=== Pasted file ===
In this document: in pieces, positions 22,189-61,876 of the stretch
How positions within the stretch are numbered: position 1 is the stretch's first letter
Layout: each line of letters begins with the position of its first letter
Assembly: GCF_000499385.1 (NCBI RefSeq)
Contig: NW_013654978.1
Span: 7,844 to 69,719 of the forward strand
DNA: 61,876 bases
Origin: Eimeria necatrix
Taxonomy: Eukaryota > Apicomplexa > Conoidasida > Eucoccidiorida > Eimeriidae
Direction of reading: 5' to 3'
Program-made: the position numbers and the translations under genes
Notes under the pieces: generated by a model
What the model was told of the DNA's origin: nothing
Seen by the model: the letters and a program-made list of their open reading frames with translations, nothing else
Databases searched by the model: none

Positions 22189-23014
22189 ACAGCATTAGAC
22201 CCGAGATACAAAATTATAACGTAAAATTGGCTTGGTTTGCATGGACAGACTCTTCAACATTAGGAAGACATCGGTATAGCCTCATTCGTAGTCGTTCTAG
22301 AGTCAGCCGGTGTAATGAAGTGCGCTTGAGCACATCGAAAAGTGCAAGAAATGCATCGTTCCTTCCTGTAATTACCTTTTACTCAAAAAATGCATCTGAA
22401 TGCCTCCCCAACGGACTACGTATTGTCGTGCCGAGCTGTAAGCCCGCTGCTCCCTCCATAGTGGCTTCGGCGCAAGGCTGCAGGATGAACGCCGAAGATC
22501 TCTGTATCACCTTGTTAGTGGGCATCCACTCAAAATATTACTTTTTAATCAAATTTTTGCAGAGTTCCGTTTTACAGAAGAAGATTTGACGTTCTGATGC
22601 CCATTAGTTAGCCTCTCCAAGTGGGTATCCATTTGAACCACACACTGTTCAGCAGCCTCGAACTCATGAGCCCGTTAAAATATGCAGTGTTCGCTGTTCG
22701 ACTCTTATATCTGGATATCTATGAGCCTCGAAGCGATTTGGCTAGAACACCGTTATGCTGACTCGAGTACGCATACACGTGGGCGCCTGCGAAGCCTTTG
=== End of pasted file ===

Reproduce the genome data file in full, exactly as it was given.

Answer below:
In this document: in pieces, positions 22,189-61,876 of the stretch
How positions within the stretch are numbered: position 1 is the stretch's first letter
Layout: each line of letters begins with the position of its first letter
Assembly: GCF_000499385.1 (NCBI RefSeq)
Contig: NW_013654978.1
Span: 7,844 to 69,719 of the forward strand
DNA: 61,876 bases
Origin: Eimeria necatrix
Taxonomy: Eukaryota > Apicomplexa > Conoidasida > Eucoccidiorida > Eimeriidae
Direction of reading: 5' to 3'
Program-made: the position numbers and the translations under genes
Notes under the pieces: generated by a model
What the model was told of the DNA's origin: nothing
Seen by the model: the letters and a program-made list of their open reading frames with translations, nothing else
Databases searched by the model: none

Positions 22189-23014
22189 ACAGCATTAGAC
22201 CCGAGATACAAAATTATAACGTAAAATTGGCTTGGTTTGCATGGACAGACTCTTCAACATTAGGAAGACATCGGTATAGCCTCATTCGTAGTCGTTCTAG
22301 AGTCAGCCGGTGTAATGAAGTGCGCTTGAGCACATCGAAAAGTGCAAGAAATGCATCGTTCCTTCCTGTAATTACCTTTTACTCAAAAAATGCATCTGAA
22401 TGCCTCCCCAACGGACTACGTATTGTCGTGCCGAGCTGTAAGCCCGCTGCTCCCTCCATAGTGGCTTCGGCGCAAGGCTGCAGGATGAACGCCGAAGATC
22501 TCTGTATCACCTTGTTAGTGGGCATCCACTCAAAATATTACTTTTTAATCAAATTTTTGCAGAGTTCCGTTTTACAGAAGAAGATTTGACGTTCTGATGC
22601 CCATTAGTTAGCCTCTCCAAGTGGGTATCCATTTGAACCACACACTGTTCAGCAGCCTCGAACTCATGAGCCCGTTAAAATATGCAGTGTTCGCTGTTCG
22701 ACTCTTATATCTGGATATCTATGAGCCTCGAAGCGATTTGGCTAGAACACCGTTATGCTGACTCGAGTACGCATACACGTGGGCGCCTGCGAAGCCTTTG